Marcellinus: This early church pope abdicated or was deposed in 304 after complying with the Roman emperor’s order to offer sacrifice to the pagan gods.
Benedict IX: His resignation was a business deal of sorts: he sold his seat for a large sum of money to the Archpriest John Gratain. This transaction was so scandalous that the king intervened, reinstating Benedict as pope. Benedict IX was then deposed again, reinstated once more, and finally driven away to make room for Damasus II.
Celestine V: Overwhelmed by the demands of the office, this pontiff stepped down after five months as pope in 1294, and became a hermit before his successor and locked up in an Italian castle.
Gregory XII: The last pope to resign, Gregory XII stepped down in 1415 to help end a church schism.
A. According to his letter,
In order to govern the barque of Saint Peter and proclaim the Gospel, both strength of mind and body are necessary, strength which in the last few months, has deteriorated in me to the extent that I have had to recognize my incapacity to adequately fulfill the ministry entrusted to me.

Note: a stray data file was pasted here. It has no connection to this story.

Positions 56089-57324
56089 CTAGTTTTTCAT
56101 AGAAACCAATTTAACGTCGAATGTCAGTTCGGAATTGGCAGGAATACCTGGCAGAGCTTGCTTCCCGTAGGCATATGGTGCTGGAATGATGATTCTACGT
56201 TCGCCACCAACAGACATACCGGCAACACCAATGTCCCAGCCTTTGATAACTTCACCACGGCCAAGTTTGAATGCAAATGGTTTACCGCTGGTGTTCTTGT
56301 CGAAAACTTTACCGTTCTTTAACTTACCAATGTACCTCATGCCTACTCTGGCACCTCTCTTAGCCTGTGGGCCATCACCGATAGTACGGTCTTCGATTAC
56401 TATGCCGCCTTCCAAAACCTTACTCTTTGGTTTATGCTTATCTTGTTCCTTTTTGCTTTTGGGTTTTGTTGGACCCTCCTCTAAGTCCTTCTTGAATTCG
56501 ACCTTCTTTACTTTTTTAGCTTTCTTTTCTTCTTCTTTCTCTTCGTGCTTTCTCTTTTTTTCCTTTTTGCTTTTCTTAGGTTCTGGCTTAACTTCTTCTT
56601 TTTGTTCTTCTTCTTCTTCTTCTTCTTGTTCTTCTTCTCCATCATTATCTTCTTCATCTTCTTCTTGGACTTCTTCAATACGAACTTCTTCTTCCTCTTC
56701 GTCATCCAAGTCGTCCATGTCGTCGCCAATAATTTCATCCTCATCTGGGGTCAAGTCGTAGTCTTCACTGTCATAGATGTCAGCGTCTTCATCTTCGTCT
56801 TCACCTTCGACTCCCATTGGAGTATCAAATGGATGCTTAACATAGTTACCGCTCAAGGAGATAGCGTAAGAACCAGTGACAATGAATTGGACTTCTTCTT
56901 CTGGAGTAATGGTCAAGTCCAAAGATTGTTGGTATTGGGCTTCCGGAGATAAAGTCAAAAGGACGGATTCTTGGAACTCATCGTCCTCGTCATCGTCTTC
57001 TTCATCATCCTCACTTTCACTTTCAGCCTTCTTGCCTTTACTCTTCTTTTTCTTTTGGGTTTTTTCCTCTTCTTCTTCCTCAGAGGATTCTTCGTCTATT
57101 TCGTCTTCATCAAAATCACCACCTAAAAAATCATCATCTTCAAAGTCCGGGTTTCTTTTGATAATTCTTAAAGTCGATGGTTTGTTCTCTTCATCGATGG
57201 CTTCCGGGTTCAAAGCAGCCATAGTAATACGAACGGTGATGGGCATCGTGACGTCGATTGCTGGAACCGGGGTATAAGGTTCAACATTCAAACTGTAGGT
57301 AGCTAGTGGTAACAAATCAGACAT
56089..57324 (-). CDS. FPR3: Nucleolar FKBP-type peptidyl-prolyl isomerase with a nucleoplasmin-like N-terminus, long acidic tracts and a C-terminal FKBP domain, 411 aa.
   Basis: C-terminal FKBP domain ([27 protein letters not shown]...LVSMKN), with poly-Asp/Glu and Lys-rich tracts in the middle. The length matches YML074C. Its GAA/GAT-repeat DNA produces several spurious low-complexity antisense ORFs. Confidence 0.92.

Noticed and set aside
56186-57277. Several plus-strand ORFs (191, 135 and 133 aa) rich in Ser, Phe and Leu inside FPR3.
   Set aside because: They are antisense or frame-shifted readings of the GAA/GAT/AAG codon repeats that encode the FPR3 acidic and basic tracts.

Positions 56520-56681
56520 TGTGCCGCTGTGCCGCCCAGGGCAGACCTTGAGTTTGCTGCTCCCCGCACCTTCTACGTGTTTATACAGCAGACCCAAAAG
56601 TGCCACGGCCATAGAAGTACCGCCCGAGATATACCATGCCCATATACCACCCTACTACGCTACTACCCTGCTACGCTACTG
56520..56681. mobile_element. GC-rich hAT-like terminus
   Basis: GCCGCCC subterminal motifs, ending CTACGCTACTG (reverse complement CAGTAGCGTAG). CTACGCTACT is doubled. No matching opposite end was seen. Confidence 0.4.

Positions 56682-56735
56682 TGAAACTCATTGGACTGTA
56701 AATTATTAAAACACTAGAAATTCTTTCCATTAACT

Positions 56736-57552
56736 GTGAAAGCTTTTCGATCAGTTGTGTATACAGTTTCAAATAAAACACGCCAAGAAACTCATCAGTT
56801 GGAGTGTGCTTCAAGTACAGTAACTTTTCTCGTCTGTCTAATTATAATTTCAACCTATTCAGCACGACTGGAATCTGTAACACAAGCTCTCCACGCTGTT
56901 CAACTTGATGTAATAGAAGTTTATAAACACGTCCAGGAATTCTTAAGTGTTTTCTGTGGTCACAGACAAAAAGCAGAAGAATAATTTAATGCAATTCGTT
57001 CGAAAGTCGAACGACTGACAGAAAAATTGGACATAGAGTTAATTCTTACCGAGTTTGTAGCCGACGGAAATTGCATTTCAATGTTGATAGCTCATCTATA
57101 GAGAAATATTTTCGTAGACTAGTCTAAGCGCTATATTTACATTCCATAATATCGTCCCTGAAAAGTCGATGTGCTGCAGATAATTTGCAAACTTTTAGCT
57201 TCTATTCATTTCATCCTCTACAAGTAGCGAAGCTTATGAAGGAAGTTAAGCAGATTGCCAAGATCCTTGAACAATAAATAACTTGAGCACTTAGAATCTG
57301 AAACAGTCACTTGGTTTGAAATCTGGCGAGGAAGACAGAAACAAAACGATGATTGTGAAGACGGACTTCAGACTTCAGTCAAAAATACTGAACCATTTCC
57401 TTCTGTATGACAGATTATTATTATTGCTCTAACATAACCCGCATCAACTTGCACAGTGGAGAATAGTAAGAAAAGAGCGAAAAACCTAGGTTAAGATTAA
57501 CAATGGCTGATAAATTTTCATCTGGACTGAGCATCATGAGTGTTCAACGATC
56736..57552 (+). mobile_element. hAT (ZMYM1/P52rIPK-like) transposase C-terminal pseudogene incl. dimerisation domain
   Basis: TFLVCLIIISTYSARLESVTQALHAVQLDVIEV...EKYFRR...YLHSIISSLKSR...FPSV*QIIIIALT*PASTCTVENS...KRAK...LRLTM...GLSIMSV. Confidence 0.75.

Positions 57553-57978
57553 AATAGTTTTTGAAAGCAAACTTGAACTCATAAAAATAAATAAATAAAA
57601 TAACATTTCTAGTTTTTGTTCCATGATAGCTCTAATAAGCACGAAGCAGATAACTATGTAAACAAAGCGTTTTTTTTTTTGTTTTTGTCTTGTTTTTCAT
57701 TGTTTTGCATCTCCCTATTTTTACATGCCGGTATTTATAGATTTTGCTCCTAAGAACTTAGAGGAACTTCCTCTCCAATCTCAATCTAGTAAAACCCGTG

It’s well known that Pope Benedict has reached “an advanced age” (he’ll be 86 in April). Recently he has begun cutting back on his foreign travel and limiting his audiences. While he doesn’t have any specific life-threatening illnesses to be concerned about, he has been struggling with arthritis and the exhaustion that comes with being 85 years old and leading the world’s more than 1 billion Catholics. He has been more halting in his steps, using a cane more often, and his speech has been more difficult to understand. According to Time, his brother Georg, also a cleric, said that doctors had advised the pope to stop making transoceanic trips.